How Often to Water Aloe Vera Plant
If you have a new aloe vera plant, you’ll want to learn when you should be watering it. In this post, I’ll cover how often to water an aloe vera plant, along with the best methods for watering them.
How Often Do You Water Aloe Vera?
As a general rule, aloe plants should be watered whenever their soil has dried out to at least a 1-inch depth. Use your finger to test the soil. This often works out to a deep watering once every week or two, but many factors can affect how often you have to water aloe plants.
The size of the pot, the temperature in the room, and how much sunlight shines directly on the plant can all change the frequency and amount it takes to water aloe. In summer, you may have to water once a week, while in winter it could be once a month or even every other month. Younger aloes that haven’t completely established themselves may need more water than older ones.
Like most succulents, aloes prefer to be too dry rather than too damp. If you’re in doubt or can’t use the regular soil dampness test, let the visible potting soil around the aloe dry out completely before you water it again.
It’s important not to stress about aloe watering. Aloes are very resilient – I have some that live in a sunny door that I water every week, while another one that only gets a little morning sun gets watered around once a month (if that). All of them are thriving, though! Through trial and error, you’ll find a schedule that works for your particular aloe.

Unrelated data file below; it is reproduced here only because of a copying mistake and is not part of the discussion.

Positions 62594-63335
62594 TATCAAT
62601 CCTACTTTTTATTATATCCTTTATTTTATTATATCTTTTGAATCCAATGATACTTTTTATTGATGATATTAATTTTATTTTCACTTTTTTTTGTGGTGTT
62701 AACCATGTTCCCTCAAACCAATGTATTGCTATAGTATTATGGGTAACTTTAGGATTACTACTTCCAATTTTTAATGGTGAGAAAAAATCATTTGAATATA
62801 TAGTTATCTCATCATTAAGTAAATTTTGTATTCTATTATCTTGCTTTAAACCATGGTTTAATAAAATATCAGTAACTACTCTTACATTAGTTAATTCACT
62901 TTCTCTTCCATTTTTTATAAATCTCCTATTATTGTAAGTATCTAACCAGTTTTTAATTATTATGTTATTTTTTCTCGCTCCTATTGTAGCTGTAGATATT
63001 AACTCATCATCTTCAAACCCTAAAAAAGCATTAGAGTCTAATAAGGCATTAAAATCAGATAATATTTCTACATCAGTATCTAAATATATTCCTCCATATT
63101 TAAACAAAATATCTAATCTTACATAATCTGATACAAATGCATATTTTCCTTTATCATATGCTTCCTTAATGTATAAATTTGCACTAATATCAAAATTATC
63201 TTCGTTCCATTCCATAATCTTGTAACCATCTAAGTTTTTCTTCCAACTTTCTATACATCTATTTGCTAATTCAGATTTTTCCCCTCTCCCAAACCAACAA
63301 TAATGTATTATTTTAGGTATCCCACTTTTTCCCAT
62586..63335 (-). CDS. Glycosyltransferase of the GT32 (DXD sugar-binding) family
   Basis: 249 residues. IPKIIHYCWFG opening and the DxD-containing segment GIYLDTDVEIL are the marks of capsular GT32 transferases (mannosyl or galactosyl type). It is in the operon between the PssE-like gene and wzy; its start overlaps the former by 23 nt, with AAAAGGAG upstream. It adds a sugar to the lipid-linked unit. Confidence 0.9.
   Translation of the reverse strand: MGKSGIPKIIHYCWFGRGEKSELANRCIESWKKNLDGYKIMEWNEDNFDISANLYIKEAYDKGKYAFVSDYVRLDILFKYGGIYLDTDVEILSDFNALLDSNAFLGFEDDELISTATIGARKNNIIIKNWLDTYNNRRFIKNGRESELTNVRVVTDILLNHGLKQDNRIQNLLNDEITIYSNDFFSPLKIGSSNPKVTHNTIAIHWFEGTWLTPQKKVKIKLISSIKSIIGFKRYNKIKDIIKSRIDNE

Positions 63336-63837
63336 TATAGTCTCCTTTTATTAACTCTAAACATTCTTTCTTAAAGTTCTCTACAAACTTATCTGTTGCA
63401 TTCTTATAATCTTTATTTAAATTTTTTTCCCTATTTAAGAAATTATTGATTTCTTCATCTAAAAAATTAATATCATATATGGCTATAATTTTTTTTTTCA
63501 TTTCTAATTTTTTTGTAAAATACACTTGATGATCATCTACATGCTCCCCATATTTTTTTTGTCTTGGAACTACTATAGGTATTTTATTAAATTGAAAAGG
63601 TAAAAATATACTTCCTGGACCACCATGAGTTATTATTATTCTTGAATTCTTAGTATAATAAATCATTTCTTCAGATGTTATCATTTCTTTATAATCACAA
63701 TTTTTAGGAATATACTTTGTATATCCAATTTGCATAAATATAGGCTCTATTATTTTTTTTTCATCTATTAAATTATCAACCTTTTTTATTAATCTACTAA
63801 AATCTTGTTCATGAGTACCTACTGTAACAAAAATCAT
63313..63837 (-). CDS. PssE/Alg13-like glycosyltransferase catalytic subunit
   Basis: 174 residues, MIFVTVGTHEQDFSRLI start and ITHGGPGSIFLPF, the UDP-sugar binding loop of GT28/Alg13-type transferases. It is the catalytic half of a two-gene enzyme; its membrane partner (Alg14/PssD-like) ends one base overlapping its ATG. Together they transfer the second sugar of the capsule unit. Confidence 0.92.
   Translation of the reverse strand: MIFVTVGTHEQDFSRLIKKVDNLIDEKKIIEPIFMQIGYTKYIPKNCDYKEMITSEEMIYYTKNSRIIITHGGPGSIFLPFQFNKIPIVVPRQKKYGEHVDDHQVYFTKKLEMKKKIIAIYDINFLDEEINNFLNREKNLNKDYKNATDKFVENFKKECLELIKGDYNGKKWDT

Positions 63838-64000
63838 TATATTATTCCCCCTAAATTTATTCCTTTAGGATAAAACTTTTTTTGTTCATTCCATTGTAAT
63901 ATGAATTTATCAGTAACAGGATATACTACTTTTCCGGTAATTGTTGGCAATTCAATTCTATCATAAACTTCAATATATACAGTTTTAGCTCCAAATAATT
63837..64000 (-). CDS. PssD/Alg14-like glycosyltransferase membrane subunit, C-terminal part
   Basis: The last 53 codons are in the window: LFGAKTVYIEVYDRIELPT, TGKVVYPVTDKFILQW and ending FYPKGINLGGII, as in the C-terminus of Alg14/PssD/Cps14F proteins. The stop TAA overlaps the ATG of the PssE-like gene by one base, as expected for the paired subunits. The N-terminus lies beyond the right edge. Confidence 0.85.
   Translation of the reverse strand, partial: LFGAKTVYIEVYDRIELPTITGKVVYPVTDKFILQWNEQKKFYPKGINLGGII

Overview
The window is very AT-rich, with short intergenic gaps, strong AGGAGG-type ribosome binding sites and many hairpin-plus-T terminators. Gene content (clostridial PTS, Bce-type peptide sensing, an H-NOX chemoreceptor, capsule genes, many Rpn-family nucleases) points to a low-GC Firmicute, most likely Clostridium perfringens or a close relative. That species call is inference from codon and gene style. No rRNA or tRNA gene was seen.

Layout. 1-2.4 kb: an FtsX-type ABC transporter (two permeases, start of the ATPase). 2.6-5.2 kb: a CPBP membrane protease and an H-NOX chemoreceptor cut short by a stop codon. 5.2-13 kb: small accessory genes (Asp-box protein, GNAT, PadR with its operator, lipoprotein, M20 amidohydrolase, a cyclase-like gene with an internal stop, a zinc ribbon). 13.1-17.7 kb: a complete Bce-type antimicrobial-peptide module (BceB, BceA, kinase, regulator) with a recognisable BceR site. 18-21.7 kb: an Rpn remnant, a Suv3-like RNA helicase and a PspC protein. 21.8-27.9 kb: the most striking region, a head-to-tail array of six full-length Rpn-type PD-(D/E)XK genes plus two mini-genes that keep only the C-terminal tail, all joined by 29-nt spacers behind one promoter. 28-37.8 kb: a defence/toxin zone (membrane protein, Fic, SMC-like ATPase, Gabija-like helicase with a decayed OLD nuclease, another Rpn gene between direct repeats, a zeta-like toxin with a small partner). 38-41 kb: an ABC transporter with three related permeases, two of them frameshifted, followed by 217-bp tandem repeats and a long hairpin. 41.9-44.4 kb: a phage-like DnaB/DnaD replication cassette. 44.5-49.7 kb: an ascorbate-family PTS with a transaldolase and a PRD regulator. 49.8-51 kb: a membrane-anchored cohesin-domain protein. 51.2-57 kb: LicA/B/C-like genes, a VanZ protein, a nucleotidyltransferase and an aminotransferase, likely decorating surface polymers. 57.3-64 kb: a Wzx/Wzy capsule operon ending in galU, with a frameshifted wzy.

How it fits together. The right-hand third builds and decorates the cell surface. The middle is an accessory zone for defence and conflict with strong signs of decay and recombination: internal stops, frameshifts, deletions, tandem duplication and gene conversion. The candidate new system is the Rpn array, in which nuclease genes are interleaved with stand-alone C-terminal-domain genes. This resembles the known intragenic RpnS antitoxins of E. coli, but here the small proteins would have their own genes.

While they’re unusual, here are two extreme scenarios you may face, along with what to look for:
Signs of Underwatered Aloe
Thin, wilting, or curling leaves are all signs of an underwatered aloe. The leaves may also turn brown. The soil will be completely dry.
It’s usually easy to bring an underwatered aloe back to live, provided it didn’t completely dry out. Simply resume watering it by following the steps on how to water below.
Signs of Overwatered Aloe
An overwatered aloe may have mushy yellowing or brown leaves (or even drop leaves altogether) and rotting roots, along with an unpleasant smell. You may also notice mold growing on the surface of the soil, a sure sign of an overwatered aloe.
You may be able to bring an overwatered plant back to life by ceasing watering for a while, or, for severe cases, taking the plant out of its pot, trimming the rotten roots, and replanting in fresh, dry potting soil. (Here’s a full guide to aloe transplanting.)
How to Water Aloe Vera
When watering, thoroughly dampen the soil around the aloe, and water until the excess runs out the bottom. Let it sit in the excess water for several minutes to make sure it absorbs as much as it can, then dump what remains.
FAQs About Watering Aloe Vera Plants
How do I know if my aloe plant needs water?
An easy test is to stick your finger about an inch down into the soil to test for dryness. You can also test from the drainage hole at the bottom.
How much water do aloe vera plants need?
It varies based on the size of the plant and its age. While there’s no set amount, you should water it until the water runs out the bottom of the pot.
Do aloe plants like too much or too little water?
Neither is great, but when in doubt, err on the side of giving them too little. Too much water is more likely to kill them.
What does an overwatered aloe look like?
An overwatered aloe may have discolored leaves that are mushy and falling off the plant. The soil around it may also appear moldy.
Should you mist aloe vera?
No. Misting doesn’t water aloe as deeply as they need.
Do you water aloe vera from top or bottom?
From the top.
With these tips, you should now know how often to water an aloe vera plant, along with what to do with an over or underwatered one.